by MobSwatter (2884921) on Wednesday January 01, 2014 @05:02PM (#45839541)

    Business Intelligence, for the purpose of corporate espionage. You also have to take into consideration that the NSA does answer to someone, and that someone was corporate sponsored before they were even put on a ballot to be voted on. They were put up to this, and continuance of the program likely has little to do with terrorism as the program has proven fruitless even after intelligence information was given about events prior to them being given/developing these tools but they in fact failed to respond accordingly to prevent them, this includes 9/11.

  • by LazLong (757) on Wednesday January 01, 2014 @06:01PM (#45839907) Homepage

    So, they introduced a backdoor into software that can be/is used to secure US nuclear secrets, in the hopes only they would be able to take advantage of it? This is just another variant of "security through obscurity." Really, really fucking stupid!

  • Re:YES! (Score:1, Insightful)

    by deviated_prevert (1146403) on Wednesday January 01, 2014 @06:04PM (#45839935) Journal

    No you don't. Social media sites like Google+ and Facebook vacuum up information about you from everywhere, even things you never intended to be made public like links you've clicked on.

    Which to the NSA is useless information overload, with RSA keys being easily hacked it leads down a completely different path than the average Joe on the net, I would think that the NSA is much more interested in targets of value. The fact is most people who use Google+ or Faceplant have nothing of any real value to be had especially for security agencies. If you are a consumer and all of a sudden your posting habits make advertising money for Brin and Zukerberg who gives a rats ass. Here we are with a bunch of so called information gurus telling us that are consuming habits are a valuable commodity. Personally I listen to Igor Stravinsky and if in watching and listening to a youtube vid suddenly Google comes back and advertises a concert somewhere of a performance of Le Sacre Du Printemps then good for them.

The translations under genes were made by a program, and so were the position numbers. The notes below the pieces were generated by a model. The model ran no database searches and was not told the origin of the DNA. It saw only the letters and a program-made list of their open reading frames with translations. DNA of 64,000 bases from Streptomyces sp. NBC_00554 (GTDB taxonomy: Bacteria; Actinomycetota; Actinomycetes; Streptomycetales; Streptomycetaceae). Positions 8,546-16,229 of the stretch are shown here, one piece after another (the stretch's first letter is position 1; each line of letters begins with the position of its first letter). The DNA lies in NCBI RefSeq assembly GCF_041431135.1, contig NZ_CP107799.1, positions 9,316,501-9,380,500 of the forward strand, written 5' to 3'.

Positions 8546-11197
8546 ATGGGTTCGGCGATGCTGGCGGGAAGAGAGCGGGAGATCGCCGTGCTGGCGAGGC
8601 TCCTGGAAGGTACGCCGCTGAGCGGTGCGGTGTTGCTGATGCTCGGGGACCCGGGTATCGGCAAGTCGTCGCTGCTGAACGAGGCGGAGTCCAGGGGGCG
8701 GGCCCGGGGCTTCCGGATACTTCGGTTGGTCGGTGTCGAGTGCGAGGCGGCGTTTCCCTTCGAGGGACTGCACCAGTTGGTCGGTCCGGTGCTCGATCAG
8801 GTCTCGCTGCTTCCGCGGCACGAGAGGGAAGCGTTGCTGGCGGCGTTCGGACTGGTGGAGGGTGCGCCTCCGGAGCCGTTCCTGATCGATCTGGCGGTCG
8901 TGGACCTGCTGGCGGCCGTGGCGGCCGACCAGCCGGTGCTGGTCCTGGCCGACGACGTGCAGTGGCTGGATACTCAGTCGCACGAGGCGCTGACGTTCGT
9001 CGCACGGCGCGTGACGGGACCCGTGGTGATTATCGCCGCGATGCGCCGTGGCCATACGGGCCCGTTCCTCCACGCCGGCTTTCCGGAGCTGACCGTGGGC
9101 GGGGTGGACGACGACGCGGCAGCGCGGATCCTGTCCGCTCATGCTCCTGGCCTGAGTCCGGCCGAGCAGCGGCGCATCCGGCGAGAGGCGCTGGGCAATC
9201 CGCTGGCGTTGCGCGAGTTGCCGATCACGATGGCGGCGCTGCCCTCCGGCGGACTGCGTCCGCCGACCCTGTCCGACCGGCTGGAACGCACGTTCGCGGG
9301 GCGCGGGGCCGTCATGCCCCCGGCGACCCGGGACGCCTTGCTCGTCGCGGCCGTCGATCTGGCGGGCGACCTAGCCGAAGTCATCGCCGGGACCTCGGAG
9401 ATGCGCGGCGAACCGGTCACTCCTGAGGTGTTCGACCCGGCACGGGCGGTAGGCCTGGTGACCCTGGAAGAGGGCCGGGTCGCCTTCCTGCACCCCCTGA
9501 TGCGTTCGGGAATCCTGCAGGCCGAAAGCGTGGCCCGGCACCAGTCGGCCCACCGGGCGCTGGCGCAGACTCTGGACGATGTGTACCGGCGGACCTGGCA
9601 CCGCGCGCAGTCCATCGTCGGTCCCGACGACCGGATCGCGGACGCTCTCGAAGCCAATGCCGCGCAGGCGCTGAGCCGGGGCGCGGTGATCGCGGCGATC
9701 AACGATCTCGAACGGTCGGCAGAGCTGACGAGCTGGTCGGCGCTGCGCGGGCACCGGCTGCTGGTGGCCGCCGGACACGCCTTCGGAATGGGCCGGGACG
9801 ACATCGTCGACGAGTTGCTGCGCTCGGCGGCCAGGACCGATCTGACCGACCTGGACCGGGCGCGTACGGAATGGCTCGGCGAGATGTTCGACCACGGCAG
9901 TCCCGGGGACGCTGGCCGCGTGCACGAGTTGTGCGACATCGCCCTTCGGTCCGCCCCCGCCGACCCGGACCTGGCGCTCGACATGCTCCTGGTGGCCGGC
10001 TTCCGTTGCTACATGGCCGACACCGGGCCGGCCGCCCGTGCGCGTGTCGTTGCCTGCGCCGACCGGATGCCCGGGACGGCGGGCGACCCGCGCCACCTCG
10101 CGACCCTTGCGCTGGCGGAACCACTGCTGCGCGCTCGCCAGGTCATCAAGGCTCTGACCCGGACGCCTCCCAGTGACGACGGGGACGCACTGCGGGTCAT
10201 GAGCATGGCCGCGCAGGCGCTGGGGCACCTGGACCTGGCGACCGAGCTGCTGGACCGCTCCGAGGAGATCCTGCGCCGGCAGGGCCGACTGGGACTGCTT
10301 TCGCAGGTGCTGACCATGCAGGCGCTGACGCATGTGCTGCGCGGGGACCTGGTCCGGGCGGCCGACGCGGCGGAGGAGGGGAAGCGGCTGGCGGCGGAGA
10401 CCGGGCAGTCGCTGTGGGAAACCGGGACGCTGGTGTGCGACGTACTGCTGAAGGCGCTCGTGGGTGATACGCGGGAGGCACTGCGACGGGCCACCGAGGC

AND BY THE WAY nice shift off the topic and away from the bastards at the NSA subverting RSA keys and a not so cunning redirect to attack instead Google services as being somehow associated with the information sink hole in Washington that is the NSA.... If however I frequent neo nazi sites and post hate speech on the net then as far as I am concerned being on the radar of the NSA is not that bad a thing...UNLESS OF COURSE I AM A MORON WHITEY TIGHTY BORN AGAIN NAZI MYSELF OR A CLOSET TERRORIST.

    However being much more concerned about my bodily fluids and essences, instead I am against the fluoridation of our precious water and bodily fluids. The encryption key is found in PURITY OF ESSENCE from which all things will be revealed. GOOGLE IS EVIL DON'T FORGET IT only through the use of Microsoft Windows and Bing can true encrypted PURITY OF ESSENCE be acheived. RSA keys the NSA have absolutely nothing to do with this thread. WOOOF

  • by thue (121682) on Wednesday January 01, 2014 @06:12PM (#45839983) Homepage